The Ethanol Gasoline Tax – WSJ


A gas pump offering ethanol or no ethanol gas in Des Moines, Iowa in 2020.



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brian snyder/Reuters

Gasoline prices hit a six-year high this week amid the Colonial Pipeline shutdown and a rebound in demand as more people hit the road. But one overlooked cause of higher prices at the pump is Congress’s ethanol mandate.

Economists aren’t the best at predicting how markets or technologies will evolve, but politicians are worse. In the 2007 Energy Independence and Security Act, Congress required gasoline sold in the U.S. to contain increasing volumes of “renewable” fuel—i.e., ethanol from corn, algae and cellulosic waste.

The bill, in its unwisdom, tasked the Environmental Protection Agency with assigning refiners and importers annual quotas for ethanol they must blend into gasoline or diesel fuel. The businesses get tradeable credits known as renewable identification numbers (RINs) for each gallon of renewable fuel. Those that don’t meet their quotas have to buy RINs from other parties to comply.

Congress’s ethanol requirements were never realistic, though its real goal was to boost corn farmers in the Midwest and the nascent “advanced” biofuels, which are still nascent. The blending mandates have become increasingly unattainable as fuel economy has improved, which is harming smaller refiners and pushing up gas prices.

Refiners are crashing into what’s known as the “blend wall”—i.e., the volume of ethanol that can be sold given existing cars and infrastructure. Warranties don’t allow older cars to run on ethanol blends higher than 10% because it can corrode engines. Ditto storage tanks and pumps at the gas station. The EPA has repeatedly reduced the targets—last year by 33% overall—though small refineries have still struggled to meet their quotas. Some spend more on compliance and RINs credits than on payroll, electricity and utilities.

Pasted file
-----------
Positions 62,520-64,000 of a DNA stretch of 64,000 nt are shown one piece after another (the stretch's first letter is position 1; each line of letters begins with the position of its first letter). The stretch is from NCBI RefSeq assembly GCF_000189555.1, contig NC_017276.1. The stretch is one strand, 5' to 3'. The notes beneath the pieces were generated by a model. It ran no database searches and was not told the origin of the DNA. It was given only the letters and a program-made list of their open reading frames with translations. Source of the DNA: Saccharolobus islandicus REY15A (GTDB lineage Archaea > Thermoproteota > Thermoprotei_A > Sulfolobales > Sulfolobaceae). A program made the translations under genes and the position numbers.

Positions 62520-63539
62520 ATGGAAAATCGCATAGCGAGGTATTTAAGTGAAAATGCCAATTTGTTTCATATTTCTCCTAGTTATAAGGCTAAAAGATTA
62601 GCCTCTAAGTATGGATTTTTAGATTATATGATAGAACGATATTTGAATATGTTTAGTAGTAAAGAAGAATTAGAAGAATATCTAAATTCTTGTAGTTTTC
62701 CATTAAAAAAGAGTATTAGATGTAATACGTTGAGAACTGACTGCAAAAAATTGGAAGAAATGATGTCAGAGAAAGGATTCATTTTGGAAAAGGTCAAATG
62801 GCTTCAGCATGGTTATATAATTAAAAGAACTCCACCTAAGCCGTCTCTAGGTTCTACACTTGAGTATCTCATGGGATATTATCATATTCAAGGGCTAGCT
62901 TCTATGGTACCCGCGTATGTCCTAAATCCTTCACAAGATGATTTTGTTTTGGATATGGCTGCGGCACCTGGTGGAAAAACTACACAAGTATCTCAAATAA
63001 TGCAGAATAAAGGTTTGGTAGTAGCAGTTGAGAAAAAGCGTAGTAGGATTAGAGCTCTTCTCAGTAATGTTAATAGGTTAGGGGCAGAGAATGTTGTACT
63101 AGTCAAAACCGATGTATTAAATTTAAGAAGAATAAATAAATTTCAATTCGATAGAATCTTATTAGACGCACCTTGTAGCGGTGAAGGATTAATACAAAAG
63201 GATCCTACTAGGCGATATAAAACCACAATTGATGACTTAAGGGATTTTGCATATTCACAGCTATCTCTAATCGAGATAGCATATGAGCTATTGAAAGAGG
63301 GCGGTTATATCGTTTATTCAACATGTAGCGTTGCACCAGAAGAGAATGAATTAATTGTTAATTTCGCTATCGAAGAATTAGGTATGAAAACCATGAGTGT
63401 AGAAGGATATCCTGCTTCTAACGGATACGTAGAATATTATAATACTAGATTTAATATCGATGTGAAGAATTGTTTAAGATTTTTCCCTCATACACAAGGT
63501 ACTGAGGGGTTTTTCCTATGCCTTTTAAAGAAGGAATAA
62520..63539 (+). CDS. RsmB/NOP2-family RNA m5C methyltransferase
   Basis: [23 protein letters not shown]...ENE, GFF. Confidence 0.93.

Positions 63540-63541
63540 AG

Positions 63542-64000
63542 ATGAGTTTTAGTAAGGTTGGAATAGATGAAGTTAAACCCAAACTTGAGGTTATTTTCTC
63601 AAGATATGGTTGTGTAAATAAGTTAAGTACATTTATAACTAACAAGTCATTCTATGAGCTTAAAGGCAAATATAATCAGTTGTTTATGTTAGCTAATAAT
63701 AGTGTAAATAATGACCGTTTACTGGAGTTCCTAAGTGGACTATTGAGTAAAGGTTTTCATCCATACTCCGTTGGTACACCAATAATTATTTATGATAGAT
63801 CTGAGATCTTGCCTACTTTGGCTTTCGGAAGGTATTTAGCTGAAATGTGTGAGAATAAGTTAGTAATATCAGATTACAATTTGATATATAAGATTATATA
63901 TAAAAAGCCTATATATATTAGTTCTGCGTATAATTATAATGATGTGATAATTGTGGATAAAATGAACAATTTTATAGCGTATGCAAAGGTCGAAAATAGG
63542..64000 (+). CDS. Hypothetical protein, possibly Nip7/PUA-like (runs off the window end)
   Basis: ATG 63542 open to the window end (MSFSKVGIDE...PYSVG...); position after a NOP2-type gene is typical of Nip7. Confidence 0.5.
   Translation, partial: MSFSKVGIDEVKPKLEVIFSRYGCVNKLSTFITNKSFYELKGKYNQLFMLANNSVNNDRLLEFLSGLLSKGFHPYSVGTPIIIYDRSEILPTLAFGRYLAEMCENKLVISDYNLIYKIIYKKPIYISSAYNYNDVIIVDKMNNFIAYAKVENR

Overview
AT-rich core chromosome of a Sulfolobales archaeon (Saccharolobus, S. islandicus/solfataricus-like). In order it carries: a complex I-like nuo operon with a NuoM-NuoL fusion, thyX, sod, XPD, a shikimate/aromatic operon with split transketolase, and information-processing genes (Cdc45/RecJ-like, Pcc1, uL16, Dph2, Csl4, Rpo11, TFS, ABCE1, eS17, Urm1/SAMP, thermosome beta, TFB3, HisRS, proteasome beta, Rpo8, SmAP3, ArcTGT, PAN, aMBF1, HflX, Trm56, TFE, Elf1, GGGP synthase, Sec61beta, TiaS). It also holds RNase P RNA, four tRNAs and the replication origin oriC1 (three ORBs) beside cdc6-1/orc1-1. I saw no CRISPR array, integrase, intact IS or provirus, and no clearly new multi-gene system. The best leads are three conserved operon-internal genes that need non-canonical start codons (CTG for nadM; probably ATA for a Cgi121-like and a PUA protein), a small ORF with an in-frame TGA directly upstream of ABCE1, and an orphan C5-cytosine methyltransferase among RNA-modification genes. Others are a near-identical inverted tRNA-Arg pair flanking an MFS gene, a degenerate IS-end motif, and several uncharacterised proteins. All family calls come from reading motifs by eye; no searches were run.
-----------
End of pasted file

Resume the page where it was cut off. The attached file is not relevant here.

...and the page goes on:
As allowed under the law, the Trump EPA granted some small refineries “hardship” waivers from their quotas, only to be sued by the ethanol lobby. The Tenth Circuit Court of Appeals invalidated the waivers in January 2020. Afterwards RINs prices started creeping up as traders who buy and sell the credits anticipated more refiners would need credits.

RINs prices have been rising even more this year since the Biden Administration has signaled that it will ratchet up the ethanol mandates and issue fewer waivers. The Biden EPA also backed the Tenth Circuit’s ruling, which the Supreme Court heard on appeal in April. The Justices seemed conflicted over EPA’s discretion under the law to issue the waivers.

Hence, RINs prices shot up again. Corn prices have skyrocketed 125% in the past year, pushing up ethanol and RINs prices. RINs this week were trading at $1.90 per gallon, up from 15 cents in January 2020. Our sources estimate the ethanol mandate is adding about 30 cents a gallon to the wholesale cost of gas on average. The federal gas tax is 18.4 cents.

Meantime, since the blending requirements that Congress set end in 2022, the Biden EPA is now working on new biofuel mandates for subsequent years. The Obama EPA during its final months considered assigning RINs credits to electric-vehicle manufacturers and charging stations, which companies could then sell to refiners to boost their bottom lines.

Tesla has asked the EPA to revive the idea to help super-charge the electric-vehicle industry. Tesla already makes hundreds of millions of dollars each quarter selling regulatory credits that auto makers need to comply with fuel-economy mandates. Selling RINs credits would give EV companies another subsidy while raising costs on fossil fuels—i.e., drivers of gas-powered cars.

The renewable fuel mandate is a classic example of a policy that benefits a few who pay close attention while dispersing harm across the many. Congress ought to repeal it, but the ethanol lobby owns too many Members.

Journal Editorial Report: Paul Gigot interviews physicist Steven Koonin, author of “Unsettled.” Image: Chip Somodevilla/Getty Images

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Appeared in the May 15, 2021, print edition.



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